U.S. Information Paper on Depleted Uranium
23 January 2001; Updated 13 February 2003
AD HOC Committee on Depleted Uranium (AHCDU)
- While the armor and munitions are manufactured in different locations, the depleted uranium metal used to manufacture these items was produced using similar processes.
- In the enrichment process, two streams of uranium are produced. One stream contains the more radioactive components of uranium and the other contains uranium that is "depleted" in these components.
- The majority of our depleted uranium is from the enrichment of natural uranium. There are trace amounts of transuranics (including plutonium and other heavier elements), as well as technicium-99, and uranium-236 in this depleted uranium which came primarily from the enrichment process. The machinery used for the enrichment process was also used in the 1950-1970's to enrich uranium extracted from recycled reactor fuel. This resulted in the contamination of those facilities with trace amounts of transuranics, uranium-236 and technicium [sic]. These trace amounts were picked up in the DU processed in the facility. In addition a small fraction of the raw material used for producing our DU came from the uranium extracted from reactor fuel. We are researching the exact amount.
- Depleted uranium is not manufactured from nuclear waste. It is a product of the uranium enrichment process and a small portion was from the enrichment of the uranium extracted from nuclear fuel.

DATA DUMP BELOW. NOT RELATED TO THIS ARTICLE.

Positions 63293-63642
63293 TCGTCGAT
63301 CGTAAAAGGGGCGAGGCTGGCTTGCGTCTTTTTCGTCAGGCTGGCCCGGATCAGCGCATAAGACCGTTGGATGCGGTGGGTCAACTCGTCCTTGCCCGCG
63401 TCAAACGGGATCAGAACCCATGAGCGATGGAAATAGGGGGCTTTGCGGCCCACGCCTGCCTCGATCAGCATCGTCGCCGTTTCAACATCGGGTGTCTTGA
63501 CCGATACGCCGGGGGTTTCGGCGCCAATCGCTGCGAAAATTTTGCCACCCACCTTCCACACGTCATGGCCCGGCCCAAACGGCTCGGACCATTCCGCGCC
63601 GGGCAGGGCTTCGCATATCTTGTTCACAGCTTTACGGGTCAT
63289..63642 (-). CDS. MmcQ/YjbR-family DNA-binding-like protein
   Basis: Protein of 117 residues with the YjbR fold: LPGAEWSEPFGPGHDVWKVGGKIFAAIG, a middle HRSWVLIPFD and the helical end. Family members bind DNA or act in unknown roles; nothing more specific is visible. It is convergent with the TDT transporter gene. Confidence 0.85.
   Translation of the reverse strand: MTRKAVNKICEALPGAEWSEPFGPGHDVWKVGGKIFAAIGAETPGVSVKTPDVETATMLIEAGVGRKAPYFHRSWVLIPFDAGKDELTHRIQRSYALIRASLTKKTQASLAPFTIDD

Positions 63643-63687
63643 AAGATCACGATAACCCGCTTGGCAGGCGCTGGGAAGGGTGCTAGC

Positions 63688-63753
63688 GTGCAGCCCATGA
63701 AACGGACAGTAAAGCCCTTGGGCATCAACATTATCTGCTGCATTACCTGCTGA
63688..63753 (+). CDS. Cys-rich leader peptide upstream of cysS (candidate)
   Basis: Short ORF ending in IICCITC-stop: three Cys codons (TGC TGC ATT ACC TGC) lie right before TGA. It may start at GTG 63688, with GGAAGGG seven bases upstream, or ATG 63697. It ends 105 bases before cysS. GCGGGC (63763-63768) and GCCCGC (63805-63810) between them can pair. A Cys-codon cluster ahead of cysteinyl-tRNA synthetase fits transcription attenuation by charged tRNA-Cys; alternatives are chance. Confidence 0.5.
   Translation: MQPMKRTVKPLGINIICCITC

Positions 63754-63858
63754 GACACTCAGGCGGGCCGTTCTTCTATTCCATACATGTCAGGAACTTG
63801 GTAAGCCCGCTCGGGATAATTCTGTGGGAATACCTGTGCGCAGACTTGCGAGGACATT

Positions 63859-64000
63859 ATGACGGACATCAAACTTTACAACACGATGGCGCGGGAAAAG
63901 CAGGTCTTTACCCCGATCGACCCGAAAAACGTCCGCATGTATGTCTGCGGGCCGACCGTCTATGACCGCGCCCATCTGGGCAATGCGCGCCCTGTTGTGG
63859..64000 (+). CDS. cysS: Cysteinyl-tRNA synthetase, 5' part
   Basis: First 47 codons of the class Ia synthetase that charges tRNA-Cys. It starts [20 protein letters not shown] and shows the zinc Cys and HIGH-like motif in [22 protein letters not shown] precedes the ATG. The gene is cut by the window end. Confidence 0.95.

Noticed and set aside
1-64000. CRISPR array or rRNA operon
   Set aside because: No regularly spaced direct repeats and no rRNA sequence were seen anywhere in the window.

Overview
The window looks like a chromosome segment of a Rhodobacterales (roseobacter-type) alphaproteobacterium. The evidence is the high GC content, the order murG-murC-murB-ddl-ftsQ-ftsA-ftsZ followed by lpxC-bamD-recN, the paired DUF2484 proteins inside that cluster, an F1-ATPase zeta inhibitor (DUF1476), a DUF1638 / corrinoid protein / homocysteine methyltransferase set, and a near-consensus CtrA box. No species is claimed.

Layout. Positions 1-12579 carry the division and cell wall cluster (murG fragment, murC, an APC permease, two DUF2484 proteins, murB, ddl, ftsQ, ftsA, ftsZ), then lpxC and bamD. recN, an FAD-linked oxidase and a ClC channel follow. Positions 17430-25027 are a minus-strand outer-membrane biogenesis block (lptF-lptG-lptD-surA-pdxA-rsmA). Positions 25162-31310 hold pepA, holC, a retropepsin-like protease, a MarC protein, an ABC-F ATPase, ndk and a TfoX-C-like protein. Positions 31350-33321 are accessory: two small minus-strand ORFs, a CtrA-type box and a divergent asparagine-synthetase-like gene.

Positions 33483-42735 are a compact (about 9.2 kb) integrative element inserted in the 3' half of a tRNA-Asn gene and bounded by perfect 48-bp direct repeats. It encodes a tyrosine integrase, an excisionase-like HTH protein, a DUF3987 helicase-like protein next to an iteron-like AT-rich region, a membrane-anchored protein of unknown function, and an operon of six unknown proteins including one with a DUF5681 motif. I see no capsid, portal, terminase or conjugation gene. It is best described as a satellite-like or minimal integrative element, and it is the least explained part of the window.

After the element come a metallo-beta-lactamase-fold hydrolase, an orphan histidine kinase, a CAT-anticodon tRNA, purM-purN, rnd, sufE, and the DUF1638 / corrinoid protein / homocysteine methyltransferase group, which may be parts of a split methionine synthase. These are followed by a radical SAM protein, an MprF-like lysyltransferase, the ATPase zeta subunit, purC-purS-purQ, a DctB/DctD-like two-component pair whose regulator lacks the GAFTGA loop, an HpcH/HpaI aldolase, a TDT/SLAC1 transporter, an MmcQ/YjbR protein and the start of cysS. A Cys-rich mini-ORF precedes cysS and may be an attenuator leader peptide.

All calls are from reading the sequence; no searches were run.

- The U.S. Department of Energy (USDOE) processed all of the depleted uranium used in the Balkans and in the Gulf in the same way.
- The presence of trace amounts of transuranics is not a new issue nor is it a significant health or environmental issue. Both the U.S. Department of Energy and the U.S. Department of Defense reassessed the levels of transuranics in representative samples of our depleted uranium in 1999 and found that the increase in radiation or toxicity due to transuranics, technicium-99, and uranium-236 was less than one percent. These samples are believed to be representative of all our DU. There are no added health effects associated with the presence of these trace amounts.
- In light of the current controversy, we are continuing to re-verify these estimates.
- Some individuals have asked about the temporary suspension of operations at a plant producing DU in Kentucky. The Nuclear Regulatory Commission suspended operations in order to reassess the safety and hygiene procedures in the plant itself. It did not do so because of the trace amounts of transuranics, U-236 and technicium [sic] in the depleted uranium. Once again, these trace amounts present less than a 1 percent increase in radiation levels and no increase in the toxicity.
- Our depleted uranium is "clean." The trace amounts of transuranics, technicium [sic], uranium-236 are so low that they do not change the health or environmental risk of using these munitions.
- Trace amounts of U-236 are found in U.S. depleted uranium. The U-236 in our DU is from the trace amounts that are in our enrichment facilities and from the small amounts of DU that are from the reprocessing of the uranium extracted from nuclear fuel. U-236 and the other trace contaminants in our DU increase the radiation levels by less than 1%. Also, there are trace amounts of U-236 in the environment from above ground nuclear weapons testing.
- No new depleted uranium is being produced. We are currently using the remainder of the original DU produced plus recycled DU in our manufacturing processes. We have done testing that is representative of the DU in our inventory. Further testing is not required because we are not producing new depleted uranium.